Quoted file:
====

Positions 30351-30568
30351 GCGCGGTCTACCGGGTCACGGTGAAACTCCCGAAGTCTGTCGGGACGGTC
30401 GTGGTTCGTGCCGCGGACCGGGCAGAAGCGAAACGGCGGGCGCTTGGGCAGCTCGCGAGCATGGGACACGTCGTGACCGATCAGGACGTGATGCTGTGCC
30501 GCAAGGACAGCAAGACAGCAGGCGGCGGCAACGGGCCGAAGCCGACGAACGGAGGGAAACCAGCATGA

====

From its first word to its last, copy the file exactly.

Positions 30351-30568
30351 GCGCGGTCTACCGGGTCACGGTGAAACTCCCGAAGTCTGTCGGGACGGTC
30401 GTGGTTCGTGCCGCGGACCGGGCAGAAGCGAAACGGCGGGCGCTTGGGCAGCTCGCGAGCATGGGACACGTCGTGACCGATCAGGACGTGATGCTGTGCC
30501 GCAAGGACAGCAAGACAGCAGGCGGCGGCAACGGGCCGAAGCCGACGAACGGAGGGAAACCAGCATGA